Around half of Uganda’s population are below the age of 16 and it is a demographic trend that is set to continue for the next 15 years. In our new report, Youth, peace and security in Uganda, International Alert argues that greater attention needs to be paid to the needs, challenges and fears of this younger generation.
The youth of Uganda represent an enormous untapped potential. Unlocking the potential of these young people could help to unlock the economic potential of the country. After all, not only do they constitute an untapped labour market, but also a pool of future leaders.
Neglecting the issues faced by the country’s youth therefore risks compounding governance challenges and constraining the realisation of young people’s potential, and thus provoking violent conflict. Engaging large numbers of economically and politically marginalised youth people in a meaningful way is no easy task, but it is a crucial one.
The high rate of school dropout, unemployment (or underemployment), and exclusion from accessing political and economic opportunities doesn’t just pose an economic burden to the government, but could also lead to political instability. These challenges have already driven frustrated young people into criminal violence and even armed movements and gang activities. And a lack of requisite skills is further constraining their opportunities for securing gainful employment.
Several studies, including our own, reveal that young people still face enormous challenges with employment. These challenges concern access to financial and social capital for self-help projects, appropriate education and skills for employment, and participation in government programmes and political processes. These studies also underline youth perspectives on identity and nationhood, as well as their engagement in conflict, peacebuilding and post-reconstruction programmes. Such challenges have both covert and overt bearings on peace and security in Uganda, and thus affect prospects for economic growth.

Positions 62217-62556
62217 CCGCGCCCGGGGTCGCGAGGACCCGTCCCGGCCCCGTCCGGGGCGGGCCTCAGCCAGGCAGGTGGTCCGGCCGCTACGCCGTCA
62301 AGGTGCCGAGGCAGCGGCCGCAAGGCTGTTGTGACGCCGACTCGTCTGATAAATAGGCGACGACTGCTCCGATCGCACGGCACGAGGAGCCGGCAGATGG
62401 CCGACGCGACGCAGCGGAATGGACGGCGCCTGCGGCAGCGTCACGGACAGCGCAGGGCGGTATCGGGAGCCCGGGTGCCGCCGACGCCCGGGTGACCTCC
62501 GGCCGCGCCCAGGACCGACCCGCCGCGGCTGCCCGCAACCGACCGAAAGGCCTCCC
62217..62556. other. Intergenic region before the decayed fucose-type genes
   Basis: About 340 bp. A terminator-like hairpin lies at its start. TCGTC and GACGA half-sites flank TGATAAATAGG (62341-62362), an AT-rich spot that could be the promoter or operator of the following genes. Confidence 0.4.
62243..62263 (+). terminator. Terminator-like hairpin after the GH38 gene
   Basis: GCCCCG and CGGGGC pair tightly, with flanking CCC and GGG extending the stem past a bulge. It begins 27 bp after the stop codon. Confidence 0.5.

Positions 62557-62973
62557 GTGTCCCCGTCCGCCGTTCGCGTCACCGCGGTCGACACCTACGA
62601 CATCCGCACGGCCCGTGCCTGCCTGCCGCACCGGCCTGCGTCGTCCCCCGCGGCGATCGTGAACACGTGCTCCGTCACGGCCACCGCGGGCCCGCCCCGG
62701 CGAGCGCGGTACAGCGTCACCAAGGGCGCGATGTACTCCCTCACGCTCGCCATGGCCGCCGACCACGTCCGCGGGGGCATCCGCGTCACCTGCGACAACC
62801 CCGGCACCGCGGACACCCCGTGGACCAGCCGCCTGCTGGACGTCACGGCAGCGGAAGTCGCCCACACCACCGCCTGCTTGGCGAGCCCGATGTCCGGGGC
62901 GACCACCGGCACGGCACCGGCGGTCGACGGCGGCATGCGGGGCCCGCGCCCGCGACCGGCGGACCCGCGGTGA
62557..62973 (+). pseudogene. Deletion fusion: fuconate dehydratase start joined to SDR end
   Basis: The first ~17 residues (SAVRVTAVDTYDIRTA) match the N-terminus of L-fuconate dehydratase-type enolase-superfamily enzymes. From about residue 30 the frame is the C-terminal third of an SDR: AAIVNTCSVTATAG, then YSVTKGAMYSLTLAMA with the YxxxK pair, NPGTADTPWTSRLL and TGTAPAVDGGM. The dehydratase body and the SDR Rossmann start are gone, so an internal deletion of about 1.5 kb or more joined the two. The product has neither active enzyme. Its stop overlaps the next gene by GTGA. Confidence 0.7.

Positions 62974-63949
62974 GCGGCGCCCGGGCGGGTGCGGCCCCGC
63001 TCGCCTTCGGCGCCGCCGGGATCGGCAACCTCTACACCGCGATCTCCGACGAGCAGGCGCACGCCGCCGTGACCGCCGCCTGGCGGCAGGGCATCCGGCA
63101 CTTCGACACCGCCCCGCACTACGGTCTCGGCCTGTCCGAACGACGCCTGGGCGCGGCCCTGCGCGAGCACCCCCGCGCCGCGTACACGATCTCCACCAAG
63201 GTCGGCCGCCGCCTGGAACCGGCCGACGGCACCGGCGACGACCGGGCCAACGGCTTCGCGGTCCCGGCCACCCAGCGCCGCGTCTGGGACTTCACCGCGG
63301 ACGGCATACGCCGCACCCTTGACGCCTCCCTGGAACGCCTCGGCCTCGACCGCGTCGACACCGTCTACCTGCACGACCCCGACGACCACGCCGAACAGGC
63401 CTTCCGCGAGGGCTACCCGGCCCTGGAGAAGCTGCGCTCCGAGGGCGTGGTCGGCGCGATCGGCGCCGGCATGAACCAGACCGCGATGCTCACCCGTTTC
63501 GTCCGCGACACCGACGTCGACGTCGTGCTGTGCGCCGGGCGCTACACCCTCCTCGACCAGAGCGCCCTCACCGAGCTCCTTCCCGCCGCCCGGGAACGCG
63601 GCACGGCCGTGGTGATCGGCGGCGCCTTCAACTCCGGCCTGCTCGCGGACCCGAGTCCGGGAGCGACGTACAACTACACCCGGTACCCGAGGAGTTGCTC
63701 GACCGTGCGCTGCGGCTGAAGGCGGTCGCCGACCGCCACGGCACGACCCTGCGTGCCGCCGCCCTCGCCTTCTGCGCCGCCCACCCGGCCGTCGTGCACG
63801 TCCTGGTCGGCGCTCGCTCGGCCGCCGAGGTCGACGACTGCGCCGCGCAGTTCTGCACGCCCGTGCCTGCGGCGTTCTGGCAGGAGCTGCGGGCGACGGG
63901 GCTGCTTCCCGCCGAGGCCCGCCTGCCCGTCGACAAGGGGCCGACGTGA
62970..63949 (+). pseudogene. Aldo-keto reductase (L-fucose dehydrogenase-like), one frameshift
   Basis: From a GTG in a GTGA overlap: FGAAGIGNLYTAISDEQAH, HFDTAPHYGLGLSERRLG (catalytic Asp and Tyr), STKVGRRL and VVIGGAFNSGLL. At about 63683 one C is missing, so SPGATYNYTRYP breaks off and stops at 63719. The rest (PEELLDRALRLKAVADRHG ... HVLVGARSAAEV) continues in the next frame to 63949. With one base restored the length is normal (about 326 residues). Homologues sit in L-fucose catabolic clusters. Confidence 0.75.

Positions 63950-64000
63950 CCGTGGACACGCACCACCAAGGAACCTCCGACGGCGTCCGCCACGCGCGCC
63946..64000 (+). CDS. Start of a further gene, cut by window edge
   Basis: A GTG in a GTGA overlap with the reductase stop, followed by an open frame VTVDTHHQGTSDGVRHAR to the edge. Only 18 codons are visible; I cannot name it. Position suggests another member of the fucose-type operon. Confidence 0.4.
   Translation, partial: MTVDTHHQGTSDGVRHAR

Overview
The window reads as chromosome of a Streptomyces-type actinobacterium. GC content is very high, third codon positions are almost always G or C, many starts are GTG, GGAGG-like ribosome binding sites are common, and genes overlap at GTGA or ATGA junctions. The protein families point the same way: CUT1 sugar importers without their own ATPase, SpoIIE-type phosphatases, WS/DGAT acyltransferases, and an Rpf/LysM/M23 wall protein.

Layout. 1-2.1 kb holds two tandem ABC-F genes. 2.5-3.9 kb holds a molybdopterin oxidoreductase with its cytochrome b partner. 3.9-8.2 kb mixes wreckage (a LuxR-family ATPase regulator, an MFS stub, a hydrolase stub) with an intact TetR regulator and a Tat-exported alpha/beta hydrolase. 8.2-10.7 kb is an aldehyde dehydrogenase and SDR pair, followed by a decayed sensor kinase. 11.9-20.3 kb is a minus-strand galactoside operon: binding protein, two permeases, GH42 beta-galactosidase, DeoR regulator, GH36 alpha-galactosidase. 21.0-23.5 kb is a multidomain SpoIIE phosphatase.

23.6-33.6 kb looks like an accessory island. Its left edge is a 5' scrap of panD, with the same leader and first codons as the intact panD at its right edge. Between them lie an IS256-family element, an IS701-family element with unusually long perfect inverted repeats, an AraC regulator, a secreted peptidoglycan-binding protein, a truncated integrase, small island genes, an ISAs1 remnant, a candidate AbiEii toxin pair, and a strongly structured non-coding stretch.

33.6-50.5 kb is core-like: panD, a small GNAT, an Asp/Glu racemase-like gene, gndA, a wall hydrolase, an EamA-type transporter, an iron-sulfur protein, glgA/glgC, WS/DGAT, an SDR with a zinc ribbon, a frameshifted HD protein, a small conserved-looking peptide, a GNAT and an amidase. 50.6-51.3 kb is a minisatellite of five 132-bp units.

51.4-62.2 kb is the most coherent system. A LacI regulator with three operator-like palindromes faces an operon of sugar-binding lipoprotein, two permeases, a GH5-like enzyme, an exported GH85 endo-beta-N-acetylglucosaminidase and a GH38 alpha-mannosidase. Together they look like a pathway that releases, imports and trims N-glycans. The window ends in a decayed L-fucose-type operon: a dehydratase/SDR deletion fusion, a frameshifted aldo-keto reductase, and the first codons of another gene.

A snapshot of Uganda’s history points to marginalisation, lack of a serious and definite agenda for youth, exploitation of young people for selfish ends, and a tendency among young people to join criminal gangs or to become conscripted into fighting groups.
While interventions by the Ugandan government and other development agencies have admittedly had a positive impact on young people, particularly in post-war northern Uganda, gaps remain and many expectations of young people remain unfulfilled.
This study seeks to highlight both the challenges young people continue to face as well as the impact they have on peace and security in the country – both positively and negatively, with a special focus on economic, social and physical security.
You can read the report here.